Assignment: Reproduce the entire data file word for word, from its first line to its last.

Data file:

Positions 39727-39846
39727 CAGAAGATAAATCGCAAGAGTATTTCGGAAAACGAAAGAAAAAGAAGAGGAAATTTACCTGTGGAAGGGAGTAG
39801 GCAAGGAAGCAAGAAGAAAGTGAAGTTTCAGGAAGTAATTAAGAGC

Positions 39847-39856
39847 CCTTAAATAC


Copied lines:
Positions 39727-39846
39727 CAGAAGATAAATCGCAAGAGTATTTCGGAAAACGAAAGAAAAAGAAGAGGAAATTTACCTGTGGAAGGGAGTAG
39801 GCAAGGAAGCAAGAAGAAAGTGAAGTTTCAGGAAGTAATTAAGAGC

Positions 39847-39856
39847 CCTTAAATAC